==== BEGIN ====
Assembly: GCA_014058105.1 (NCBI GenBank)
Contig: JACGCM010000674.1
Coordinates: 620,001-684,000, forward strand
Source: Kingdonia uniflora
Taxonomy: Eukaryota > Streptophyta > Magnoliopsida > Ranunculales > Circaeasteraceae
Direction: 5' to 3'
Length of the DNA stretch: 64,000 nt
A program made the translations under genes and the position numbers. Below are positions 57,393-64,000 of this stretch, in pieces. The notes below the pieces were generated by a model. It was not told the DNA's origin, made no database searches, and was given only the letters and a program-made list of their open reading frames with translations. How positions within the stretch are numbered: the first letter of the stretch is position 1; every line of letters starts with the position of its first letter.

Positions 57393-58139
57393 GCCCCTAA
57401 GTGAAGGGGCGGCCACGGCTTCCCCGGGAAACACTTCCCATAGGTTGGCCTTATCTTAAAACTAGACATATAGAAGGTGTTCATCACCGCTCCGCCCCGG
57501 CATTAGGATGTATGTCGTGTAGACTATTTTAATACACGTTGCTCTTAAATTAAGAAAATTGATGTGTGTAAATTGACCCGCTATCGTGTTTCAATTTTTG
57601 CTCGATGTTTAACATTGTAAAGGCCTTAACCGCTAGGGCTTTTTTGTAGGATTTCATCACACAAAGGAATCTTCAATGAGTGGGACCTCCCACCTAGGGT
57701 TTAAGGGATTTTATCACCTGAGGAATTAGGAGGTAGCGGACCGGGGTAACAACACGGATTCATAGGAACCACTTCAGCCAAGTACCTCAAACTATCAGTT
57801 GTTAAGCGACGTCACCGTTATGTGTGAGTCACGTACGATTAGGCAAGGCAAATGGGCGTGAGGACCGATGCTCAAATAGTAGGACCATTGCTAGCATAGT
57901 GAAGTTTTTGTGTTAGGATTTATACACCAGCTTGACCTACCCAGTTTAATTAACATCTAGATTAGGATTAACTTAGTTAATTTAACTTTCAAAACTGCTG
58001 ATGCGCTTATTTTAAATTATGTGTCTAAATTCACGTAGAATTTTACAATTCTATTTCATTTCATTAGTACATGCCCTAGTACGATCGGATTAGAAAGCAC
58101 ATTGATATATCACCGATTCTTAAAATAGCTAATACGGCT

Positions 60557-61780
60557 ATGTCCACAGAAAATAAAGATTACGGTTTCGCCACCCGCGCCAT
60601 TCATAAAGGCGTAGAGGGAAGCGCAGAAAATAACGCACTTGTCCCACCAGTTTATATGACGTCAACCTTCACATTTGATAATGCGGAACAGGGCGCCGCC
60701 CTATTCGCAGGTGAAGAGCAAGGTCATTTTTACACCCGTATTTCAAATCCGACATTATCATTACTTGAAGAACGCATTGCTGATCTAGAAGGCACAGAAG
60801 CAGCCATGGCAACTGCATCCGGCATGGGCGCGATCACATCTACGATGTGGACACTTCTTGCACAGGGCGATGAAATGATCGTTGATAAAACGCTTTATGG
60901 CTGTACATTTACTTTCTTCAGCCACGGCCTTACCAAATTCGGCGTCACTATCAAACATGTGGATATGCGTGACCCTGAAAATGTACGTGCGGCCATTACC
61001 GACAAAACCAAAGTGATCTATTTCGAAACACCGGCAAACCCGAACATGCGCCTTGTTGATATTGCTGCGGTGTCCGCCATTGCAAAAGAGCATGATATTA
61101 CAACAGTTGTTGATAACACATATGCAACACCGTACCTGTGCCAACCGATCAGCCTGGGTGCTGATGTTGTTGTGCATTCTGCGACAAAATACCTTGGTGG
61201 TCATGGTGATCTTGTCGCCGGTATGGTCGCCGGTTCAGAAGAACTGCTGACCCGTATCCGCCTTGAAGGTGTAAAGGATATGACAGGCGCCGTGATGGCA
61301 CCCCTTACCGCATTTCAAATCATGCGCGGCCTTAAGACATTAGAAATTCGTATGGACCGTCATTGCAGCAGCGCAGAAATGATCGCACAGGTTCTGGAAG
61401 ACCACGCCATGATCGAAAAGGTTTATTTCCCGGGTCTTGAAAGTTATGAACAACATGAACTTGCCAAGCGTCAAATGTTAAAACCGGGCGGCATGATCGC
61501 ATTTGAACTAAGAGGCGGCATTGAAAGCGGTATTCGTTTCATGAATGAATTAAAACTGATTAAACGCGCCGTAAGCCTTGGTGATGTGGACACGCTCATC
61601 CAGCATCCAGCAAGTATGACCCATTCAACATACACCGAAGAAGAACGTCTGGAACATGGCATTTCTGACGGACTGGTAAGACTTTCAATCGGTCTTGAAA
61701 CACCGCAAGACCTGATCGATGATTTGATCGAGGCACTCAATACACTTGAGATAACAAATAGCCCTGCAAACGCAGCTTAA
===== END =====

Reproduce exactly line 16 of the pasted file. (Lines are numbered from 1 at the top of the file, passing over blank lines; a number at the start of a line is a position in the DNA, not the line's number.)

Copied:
57901 GAAGTTTTTGTGTTAGGATTTATACACCAGCTTGACCTACCCAGTTTAATTAACATCTAGATTAGGATTAACTTAGTTAATTTAACTTTCAAAACTGCTG